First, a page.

Live Simply With Style
 
       
People of the Riviera Maya
 

At the Grand Sirenis, most guests hail from Canada, then, the United States. Definitely, English is the predominant language. Quebecois French comes in second.

Of course, most workers are Mexican or Mayan. The Mexican people tended to be taller and thinner than the Mayan who are powerfully built – well suited to live in the jungles of the area. We’re impressed with the industrious – and persistent – nature of these indigenous peoples. Almost always, we’re politely and cheerfully greeted with “Hola,” “Buenos Dias,” “Buenos Tardes,” or “Buenos Noches.” Too, they’re patient and encouraging with our beginning Spanish!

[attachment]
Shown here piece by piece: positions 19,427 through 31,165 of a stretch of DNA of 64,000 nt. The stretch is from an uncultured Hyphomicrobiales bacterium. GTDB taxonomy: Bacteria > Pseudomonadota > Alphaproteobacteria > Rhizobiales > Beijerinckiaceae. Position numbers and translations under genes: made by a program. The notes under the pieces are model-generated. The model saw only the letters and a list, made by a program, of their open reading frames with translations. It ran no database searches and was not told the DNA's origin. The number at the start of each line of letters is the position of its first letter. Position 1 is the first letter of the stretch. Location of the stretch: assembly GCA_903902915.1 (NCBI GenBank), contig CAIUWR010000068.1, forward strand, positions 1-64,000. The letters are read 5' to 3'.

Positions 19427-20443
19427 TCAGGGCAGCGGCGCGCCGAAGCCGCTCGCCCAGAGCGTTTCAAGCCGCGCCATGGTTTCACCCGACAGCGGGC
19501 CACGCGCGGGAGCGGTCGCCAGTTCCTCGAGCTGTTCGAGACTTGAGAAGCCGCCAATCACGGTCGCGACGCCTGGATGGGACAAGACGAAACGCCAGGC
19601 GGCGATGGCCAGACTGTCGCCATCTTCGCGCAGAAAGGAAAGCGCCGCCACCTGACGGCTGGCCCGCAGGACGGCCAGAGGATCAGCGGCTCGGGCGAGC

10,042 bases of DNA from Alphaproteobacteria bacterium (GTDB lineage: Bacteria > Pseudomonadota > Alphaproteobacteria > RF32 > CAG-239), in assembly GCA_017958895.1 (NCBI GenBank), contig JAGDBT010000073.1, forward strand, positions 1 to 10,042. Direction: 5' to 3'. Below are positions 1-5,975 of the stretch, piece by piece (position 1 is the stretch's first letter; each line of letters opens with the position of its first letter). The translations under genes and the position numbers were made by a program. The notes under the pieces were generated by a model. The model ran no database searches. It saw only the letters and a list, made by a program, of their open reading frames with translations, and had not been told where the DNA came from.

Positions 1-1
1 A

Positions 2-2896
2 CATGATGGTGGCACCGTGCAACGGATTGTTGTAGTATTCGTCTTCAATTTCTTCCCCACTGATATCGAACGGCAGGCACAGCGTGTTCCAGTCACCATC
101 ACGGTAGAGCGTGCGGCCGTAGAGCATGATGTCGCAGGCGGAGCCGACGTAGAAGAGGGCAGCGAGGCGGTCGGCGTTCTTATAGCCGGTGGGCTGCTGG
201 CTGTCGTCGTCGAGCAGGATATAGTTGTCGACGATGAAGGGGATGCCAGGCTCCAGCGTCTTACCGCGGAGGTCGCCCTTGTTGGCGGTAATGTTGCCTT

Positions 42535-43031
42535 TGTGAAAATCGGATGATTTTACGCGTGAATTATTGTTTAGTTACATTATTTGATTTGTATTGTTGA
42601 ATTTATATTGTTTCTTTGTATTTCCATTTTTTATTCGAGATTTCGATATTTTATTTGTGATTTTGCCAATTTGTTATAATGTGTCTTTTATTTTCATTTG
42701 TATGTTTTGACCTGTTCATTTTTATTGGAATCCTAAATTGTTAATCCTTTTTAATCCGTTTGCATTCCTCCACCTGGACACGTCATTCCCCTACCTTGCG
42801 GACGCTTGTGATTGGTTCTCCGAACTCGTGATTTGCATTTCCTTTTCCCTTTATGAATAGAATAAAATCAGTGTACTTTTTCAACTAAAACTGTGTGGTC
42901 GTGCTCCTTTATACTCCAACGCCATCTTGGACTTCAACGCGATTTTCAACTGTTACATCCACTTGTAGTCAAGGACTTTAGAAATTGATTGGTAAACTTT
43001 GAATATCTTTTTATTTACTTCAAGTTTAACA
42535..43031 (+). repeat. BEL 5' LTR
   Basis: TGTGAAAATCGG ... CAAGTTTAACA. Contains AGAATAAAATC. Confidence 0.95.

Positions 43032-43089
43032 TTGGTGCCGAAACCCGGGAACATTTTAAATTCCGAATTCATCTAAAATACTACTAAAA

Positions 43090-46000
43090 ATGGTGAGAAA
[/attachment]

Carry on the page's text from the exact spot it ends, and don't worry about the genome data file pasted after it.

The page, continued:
While in Tulum’s market, you might encounter a group of Indians who have created animal identities with elaborate costumes. Notice the snake, the jaguar, and the owl. Too, there’s a Mayan princess.

Click on any image to see it larger.

 
     

Kayaker

Family Building Sand Castles

Family at Swim-Up Bar

Lifeguard

Kayaker

Family Building Sand Castles

Family at Swim-Up Bar

Lifeguard

     

Cement Mixer

Weed Whacker

Thatcher

Cement Mixer

Weed Whacker

Thatcher

     

Mayan Dancers 1

Mayan Dancers 2

Mayan Dancers 1

Mayan Dancers 1

Mayan Dancers 2

Mayan Dancers 3
     

 


All of our images on this website are available for sale.